bbclassicedBlackBerry (remember them?) announced this week that it would no longer make the BlackBerry Classic smartphone and said earlier this year that it was ditching its own BlackBerry 10 operating system in favor of Android. Some member of the United States Congress will likely be very upset by this, as there are still some lawmakers holding on to the once-dominant platform, even though it got toasted by Android and iOS devices in the late 2000s. Without BlackBerry updates, the Senate’s IT department sent out a memo saying Senate staffers would no longer be issued official BlackBerry smartphones for office use. While the 600 BlackBerry models currently in circulation will still get tech support, for the time being. Guv’ment business and all.

And finally, NASA announced last week that nine missions by far-traveling spacecraft are getting extended because the hardware has lived beyond the original estimates. The New Horizons craft that already completed the Pluto flyby job got extended, as did the Dawn mission to Ceres. And NASA’s Juno probe, launched in 2011, has reached its destination after a five-year journey. After a 130,000-mile-an-hour trip through radiation belts and planetary clouds slowed by a 35-minute engine burn, Juno dropped into Jupiter’s orbit on July 4th to start observing the solar system’s largest planet while searching for its origins. As one of the principal members of the Juno team said, “This is the hardest thing NASA has ever done.” That’s really saying something, because when you look at the History of NASA, they’ve done some pretty darn hard and impressive things since the agency was created in 1958. You go, NASA!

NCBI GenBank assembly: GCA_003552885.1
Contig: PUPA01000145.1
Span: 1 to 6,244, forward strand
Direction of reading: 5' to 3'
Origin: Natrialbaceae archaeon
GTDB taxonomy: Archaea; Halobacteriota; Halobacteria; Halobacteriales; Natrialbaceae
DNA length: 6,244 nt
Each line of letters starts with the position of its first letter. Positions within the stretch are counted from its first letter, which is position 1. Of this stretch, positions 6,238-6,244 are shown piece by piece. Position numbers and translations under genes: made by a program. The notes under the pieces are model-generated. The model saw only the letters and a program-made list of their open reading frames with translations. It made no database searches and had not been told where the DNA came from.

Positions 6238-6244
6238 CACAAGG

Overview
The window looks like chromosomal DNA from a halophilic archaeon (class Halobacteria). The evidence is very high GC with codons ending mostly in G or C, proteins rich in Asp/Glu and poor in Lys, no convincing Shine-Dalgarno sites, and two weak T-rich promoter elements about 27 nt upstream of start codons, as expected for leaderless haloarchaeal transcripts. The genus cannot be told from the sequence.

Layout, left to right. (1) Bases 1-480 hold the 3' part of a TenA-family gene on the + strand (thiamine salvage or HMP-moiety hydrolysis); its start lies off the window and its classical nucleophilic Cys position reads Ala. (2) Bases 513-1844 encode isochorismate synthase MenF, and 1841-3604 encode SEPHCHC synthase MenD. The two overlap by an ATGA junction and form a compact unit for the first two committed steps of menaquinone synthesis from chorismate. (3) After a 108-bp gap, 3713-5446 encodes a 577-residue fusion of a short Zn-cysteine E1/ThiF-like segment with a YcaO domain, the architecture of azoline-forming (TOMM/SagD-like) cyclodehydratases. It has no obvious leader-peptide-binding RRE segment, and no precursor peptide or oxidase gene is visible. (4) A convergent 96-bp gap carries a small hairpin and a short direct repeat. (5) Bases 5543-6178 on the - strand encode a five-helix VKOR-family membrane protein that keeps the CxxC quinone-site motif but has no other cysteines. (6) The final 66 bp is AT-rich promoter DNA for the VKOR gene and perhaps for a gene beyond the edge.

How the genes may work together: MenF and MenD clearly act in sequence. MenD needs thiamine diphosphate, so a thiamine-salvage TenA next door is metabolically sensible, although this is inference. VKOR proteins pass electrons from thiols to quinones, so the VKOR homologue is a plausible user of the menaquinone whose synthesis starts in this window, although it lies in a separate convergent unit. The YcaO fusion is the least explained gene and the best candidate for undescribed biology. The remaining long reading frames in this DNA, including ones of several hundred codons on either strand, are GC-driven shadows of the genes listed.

PTJ 117: Amazon Fires Up El Kaiser’s TV

It’s clear El Kaiser is quietly amassing a collection of streaming set-top boxes that may one day rival his tablet collection. On this week’s episode he gives us his impressions of the Fire TV, Amazon’s flagship media consumption device and his latest gadget acquisition.

Also on this week’s show J.D. helps us keep an eye on our monthly mobile device’s data allowance .

In the news President Barack Obama urges the FCC to keep the Internet open; Alibaba rakes in billions on “Singles Day”; Facebook’s Messenger app is now being used by 500 million people; NASA rents out some space; high-level corporate executives get there computers hacked into over hotel WiFi; Microsoft Office is free tablets and phones; and DARPA works on computer code that writes itself.

PTJ News 117: Pay As You Go